WASHINGTON — US Secretary of State John Kerry announced Monday that the US would provide an additional $71 million for what State Department officials described as “life-saving humanitarian assistance to help meet emergency needs in Gaza.” The additional grant brings to $118 million the total funds provided by the United States to aid in humanitarian relief following this summer’s Operation Protective Edge.
According to the State Department, there are still over 58,000 Gazans still seeking shelter in United Nations facilities, and officials say that basic necessities like food, clean water, and fuel remain in short supply throughout the territory.
The vast majority of the newest contribution – some $59 million – will support United Nations Relief and Works Agency for Palestine Refugees in the Near East (UNRWA) programs in Gaza. The State Department said that the remaining $12 million will support the work of other implementing partners, including those of the United States Agency for International Development (USAID), in their efforts to provide emergency water, shelter, food, and healthcare.
In a written statement, State Department officials emphasized that “the United States remains committed to addressing the needs of the Palestinian people.”
This assistance comes in addition to the $47 million in humanitarian assistance to Gaza announced by Kerry on July 21, for a total commitment of more than $118 million. The July announcement was made shortly after the discovery of rockets stored in UNRWA schools, engendering criticism for providing US support to the organization.
“UNRWA has long overstepped its mandate and has been acting as a political entity with an anti-Israel, anti-Semitic agenda, and the United States shouldn’t be funding it at all. UNRWA has a long history of incitement against Israel in its schools and it certainly has its hands dirty with its ties to Hamas, as Hamas operatives dominate UNRWA’s unions,” said Rep. Ileana Ros-Lehtinen (R-FL) following the July announcement.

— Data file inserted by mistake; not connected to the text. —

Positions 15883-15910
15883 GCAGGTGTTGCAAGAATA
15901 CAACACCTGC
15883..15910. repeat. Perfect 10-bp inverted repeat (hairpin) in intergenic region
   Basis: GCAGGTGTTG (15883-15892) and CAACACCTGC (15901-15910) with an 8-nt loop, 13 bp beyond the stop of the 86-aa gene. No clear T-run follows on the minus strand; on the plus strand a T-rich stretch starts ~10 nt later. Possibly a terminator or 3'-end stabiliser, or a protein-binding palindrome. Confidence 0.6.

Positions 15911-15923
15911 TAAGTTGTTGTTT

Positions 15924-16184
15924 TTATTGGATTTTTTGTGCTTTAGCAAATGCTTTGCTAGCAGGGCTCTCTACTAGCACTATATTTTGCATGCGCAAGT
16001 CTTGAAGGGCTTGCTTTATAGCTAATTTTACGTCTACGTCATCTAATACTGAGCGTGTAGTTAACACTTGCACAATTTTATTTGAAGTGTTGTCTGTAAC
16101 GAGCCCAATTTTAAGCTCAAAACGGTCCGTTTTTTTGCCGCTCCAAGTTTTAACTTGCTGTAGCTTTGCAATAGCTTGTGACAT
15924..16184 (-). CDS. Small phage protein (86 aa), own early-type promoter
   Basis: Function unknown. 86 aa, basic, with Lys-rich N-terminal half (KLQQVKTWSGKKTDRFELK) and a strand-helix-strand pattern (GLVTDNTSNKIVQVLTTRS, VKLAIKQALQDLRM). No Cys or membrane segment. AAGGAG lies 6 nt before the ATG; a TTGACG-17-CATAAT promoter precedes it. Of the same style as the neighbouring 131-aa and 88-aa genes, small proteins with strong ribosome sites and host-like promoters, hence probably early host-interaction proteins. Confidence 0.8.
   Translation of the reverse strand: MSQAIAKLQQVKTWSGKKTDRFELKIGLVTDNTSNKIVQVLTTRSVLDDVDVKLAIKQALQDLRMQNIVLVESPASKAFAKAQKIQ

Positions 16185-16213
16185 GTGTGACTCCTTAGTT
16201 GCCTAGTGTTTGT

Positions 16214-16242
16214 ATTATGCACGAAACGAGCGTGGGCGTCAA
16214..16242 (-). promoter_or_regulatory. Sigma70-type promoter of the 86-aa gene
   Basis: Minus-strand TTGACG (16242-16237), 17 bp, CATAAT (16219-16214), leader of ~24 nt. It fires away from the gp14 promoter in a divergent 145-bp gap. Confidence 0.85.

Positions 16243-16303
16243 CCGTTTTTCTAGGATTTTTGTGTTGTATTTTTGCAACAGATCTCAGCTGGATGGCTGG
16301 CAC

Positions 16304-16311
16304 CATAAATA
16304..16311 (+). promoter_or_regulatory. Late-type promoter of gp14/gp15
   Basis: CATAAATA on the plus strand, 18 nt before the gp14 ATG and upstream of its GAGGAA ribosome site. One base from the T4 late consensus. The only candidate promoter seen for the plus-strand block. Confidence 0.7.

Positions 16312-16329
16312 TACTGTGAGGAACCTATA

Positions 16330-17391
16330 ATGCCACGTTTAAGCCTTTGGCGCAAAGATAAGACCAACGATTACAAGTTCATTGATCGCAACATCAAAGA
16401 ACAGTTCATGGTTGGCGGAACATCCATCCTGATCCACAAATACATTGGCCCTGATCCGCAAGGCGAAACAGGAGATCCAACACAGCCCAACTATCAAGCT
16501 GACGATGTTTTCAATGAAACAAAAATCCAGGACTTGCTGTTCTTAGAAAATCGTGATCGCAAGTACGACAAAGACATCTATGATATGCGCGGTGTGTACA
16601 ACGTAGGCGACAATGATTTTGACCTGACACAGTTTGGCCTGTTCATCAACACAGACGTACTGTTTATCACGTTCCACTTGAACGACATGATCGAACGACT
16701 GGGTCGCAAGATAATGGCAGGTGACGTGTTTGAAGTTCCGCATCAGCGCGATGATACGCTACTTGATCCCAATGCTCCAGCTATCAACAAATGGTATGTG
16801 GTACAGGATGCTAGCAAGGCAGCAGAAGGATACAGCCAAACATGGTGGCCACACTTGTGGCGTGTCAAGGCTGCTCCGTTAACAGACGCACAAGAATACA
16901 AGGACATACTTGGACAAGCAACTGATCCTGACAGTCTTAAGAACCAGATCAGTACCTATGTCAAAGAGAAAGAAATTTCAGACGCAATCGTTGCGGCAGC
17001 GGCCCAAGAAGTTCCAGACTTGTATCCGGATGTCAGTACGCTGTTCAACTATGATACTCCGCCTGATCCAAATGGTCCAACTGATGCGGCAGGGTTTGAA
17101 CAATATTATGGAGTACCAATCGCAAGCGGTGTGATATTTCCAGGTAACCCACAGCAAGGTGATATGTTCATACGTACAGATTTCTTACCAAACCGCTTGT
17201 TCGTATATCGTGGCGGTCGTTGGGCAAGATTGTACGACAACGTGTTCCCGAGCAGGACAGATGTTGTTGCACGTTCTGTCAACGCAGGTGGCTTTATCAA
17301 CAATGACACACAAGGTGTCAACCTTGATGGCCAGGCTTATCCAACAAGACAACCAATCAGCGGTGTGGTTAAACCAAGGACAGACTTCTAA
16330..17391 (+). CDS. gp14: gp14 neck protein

The State Department defended the July decision, with Deputy Spokeswoman Marie Harf describing UNRWA as “an important organization.”
“UNRWA is a humanitarian organization operating in a very difficult environment,” Harf said. “It is a relief organization, it is not a peacekeeping organization that can deal with rockets.”
The question of how best to provide reconstruction aid to Gazans without offering support to Hamas also came up Monday during a pre-Rosh Hashanah conference call between US President Barack Obama and hundreds of rabbis from the Reform, Conservative, Orthodox and Reconstructionist movements.
Two questions were asked by participants during the conversation, and one centered around American plans to ensure that humanitarian aid to Gaza would not end up benefiting Hamas. Past humanitarian shipments, including building materials, are believed to have been channeled to Hamas’s terror tunnels rather than used for residential reconstruction or infrastructure development.
In the phone call, Obama provided the rabbis with assurances that the United States had a plan in place to ensure that Hamas would not benefit from reconstruction aid provided to rebuild Gaza’s damaged infrastructures following Operation Protective Edge.